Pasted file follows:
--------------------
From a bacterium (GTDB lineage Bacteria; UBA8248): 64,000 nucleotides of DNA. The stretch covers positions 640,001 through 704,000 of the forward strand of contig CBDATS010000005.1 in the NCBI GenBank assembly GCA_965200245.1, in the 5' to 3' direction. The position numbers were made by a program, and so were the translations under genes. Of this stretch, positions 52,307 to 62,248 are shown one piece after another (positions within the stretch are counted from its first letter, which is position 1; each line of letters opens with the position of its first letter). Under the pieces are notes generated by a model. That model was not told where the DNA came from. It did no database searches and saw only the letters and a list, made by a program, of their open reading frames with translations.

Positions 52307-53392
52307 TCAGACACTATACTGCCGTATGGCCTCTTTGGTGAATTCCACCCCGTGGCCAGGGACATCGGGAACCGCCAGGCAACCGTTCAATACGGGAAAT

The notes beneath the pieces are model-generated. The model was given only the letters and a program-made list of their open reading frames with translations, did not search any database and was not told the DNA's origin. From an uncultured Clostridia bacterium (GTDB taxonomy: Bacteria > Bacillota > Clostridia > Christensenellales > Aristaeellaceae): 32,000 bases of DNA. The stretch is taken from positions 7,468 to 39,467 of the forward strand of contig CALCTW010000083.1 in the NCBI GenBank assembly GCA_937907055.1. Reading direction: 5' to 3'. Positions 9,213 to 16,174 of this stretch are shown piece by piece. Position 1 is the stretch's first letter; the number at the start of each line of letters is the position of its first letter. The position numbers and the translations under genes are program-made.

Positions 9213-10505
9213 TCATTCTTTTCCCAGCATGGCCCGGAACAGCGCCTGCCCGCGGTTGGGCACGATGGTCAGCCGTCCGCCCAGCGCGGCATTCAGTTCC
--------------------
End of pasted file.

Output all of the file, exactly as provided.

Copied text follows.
From a bacterium (GTDB lineage Bacteria; UBA8248): 64,000 nucleotides of DNA. The stretch covers positions 640,001 through 704,000 of the forward strand of contig CBDATS010000005.1 in the NCBI GenBank assembly GCA_965200245.1, in the 5' to 3' direction. The position numbers were made by a program, and so were the translations under genes. Of this stretch, positions 52,307 to 62,248 are shown one piece after another (positions within the stretch are counted from its first letter, which is position 1; each line of letters opens with the position of its first letter). Under the pieces are notes generated by a model. That model was not told where the DNA came from. It did no database searches and saw only the letters and a list, made by a program, of their open reading frames with translations.

Positions 52307-53392
52307 TCAGACACTATACTGCCGTATGGCCTCTTTGGTGAATTCCACCCCGTGGCCAGGGACATCGGGAACCGCCAGGCAACCGTTCAATACGGGAAAT

The notes beneath the pieces are model-generated. The model was given only the letters and a program-made list of their open reading frames with translations, did not search any database and was not told the DNA's origin. From an uncultured Clostridia bacterium (GTDB taxonomy: Bacteria > Bacillota > Clostridia > Christensenellales > Aristaeellaceae): 32,000 bases of DNA. The stretch is taken from positions 7,468 to 39,467 of the forward strand of contig CALCTW010000083.1 in the NCBI GenBank assembly GCA_937907055.1. Reading direction: 5' to 3'. Positions 9,213 to 16,174 of this stretch are shown piece by piece. Position 1 is the stretch's first letter; the number at the start of each line of letters is the position of its first letter. The position numbers and the translations under genes are program-made.

Positions 9213-10505
9213 TCATTCTTTTCCCAGCATGGCCCGGAACAGCGCCTGCCCGCGGTTGGGCACGATGGTCAGCCGTCCGCCCAGCGCGGCATTCAGTTCC